Reconnaissance units in the HPA possessed an estimated 300 BRDM-2 and 400 Hungarian-produced FUG-65 (OT-65) scout vehicles. Motorized infantry units were equipped with 350 BMP-1 infantry combat vehicles and 1,000 Hungarian-produced PSz-H-IV (FUG-70) armored personnel carriers. The PSz-H-IV had been in service since 1983, but production was discontinued; it was to be replaced by Soviet BMP-1 tracked mechanized infantry combat vehicles.

    In the late 1980s, the HPA used as its standard infantry weapon the Kalashnikov 7.62mm AKM assault rifle and its 7.62mm AMD-65 version with a folding stock. The 7.62mm RPK and RPD light machine guns were also in service. As of mid-1988, the armed forces planned to convert to the new standard Soviet 5.45mm weapons, but the actual conversion had not yet begun.

    The HPA imported most of its ground forces weaponry from the Soviet Union. Domestic industry supplied only a small portion of the army's needs, such as small-caliber weapons (pistols, rifles, and machine guns), some types of artillery pieces, and ammunition.

    In 1988 the HPA's stock of road transport vehicles consisted mostly of Hungarian-produced heavy-duty D-566 trucks, Soviet GAS69 and UAZ-69 trucks, and East German Robur LO-1800 trucks. Soviet Ural-355 and ZIL-131 trucks had just been introduced into service.

    Engineering equipment included PMP heavy pontoon bridges, GSP ferries, K-61 and PTS amphibious vehicles, T-54 MTUs, MT55s, and TMM truck-mounted bridging units to build shorter spans. Hungary built bridging equipment under license from the Soviet Union, Czechoslovakia, and East Germany. Signal troops used Hungarianmade and Soviet-made equipment.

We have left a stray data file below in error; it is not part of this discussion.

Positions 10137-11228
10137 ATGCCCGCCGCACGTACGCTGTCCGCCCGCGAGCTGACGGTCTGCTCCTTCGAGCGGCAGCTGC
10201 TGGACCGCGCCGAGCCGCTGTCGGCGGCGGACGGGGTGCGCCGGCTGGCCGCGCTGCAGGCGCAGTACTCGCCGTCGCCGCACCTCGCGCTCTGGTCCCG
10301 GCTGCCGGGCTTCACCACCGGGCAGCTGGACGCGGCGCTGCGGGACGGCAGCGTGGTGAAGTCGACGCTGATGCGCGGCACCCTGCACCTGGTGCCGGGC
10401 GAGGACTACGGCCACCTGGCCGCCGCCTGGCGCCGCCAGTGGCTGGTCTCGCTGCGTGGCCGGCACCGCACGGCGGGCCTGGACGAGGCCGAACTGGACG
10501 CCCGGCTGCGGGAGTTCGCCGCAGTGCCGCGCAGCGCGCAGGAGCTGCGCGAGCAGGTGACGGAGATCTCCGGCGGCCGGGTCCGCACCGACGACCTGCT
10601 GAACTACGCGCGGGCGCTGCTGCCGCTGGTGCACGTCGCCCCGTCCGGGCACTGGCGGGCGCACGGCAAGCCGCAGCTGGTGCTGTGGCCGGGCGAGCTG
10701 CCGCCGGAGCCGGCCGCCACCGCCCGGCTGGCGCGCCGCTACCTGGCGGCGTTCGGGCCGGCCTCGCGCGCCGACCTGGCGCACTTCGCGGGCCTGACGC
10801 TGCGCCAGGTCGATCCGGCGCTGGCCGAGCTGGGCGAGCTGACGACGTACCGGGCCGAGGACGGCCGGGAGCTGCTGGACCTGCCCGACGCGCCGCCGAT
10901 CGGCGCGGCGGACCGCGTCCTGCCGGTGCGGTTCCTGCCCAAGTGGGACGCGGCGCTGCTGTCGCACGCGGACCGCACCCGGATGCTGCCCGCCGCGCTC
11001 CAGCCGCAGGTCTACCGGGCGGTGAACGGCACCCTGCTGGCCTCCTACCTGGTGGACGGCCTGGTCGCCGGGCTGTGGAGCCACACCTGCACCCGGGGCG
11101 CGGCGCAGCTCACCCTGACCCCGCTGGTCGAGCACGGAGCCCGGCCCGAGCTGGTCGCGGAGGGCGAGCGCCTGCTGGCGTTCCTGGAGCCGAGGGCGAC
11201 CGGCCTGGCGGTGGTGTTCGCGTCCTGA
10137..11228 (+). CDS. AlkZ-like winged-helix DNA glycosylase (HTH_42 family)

The HPA's engineering and construction corps were considered top notch among the Warsaw Pact countries for their excellent support of amphibious operations. Even Western analysts have called this contribution Hungary's most important one to Warsaw Pact defense. If engineering was the strongest component of the HPA, logistics was its weakest. Only the regular army was trained in logistics and provided with means of transportation. In a war, the underequipped units would have few logisticians and an insufficient number of vehicles.

    In August 1989, the Ministry of Defense disbanded an armored brigade of about 2,000 officers and enlisted men stationed in Szabadszallas in Bacs-Kiskun County as part of a planned 9 percent reduction of troops and arms in the army scheduled for 1989 and 1990. Most of the heavy weaponry at the site was scheduled to be melted down.

    Data as of September 1989


    NOTE: The information regarding Hungary on this page is re-published from The Library of Congress Country Studies and the CIA World Factbook. No claims are made regarding the accuracy of Hungary Ground Forces information contained here. All suggestions for corrections of any errors about Hungary Ground Forces should be addressed to the Library of Congress and the CIA.

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Revised 10-Nov-04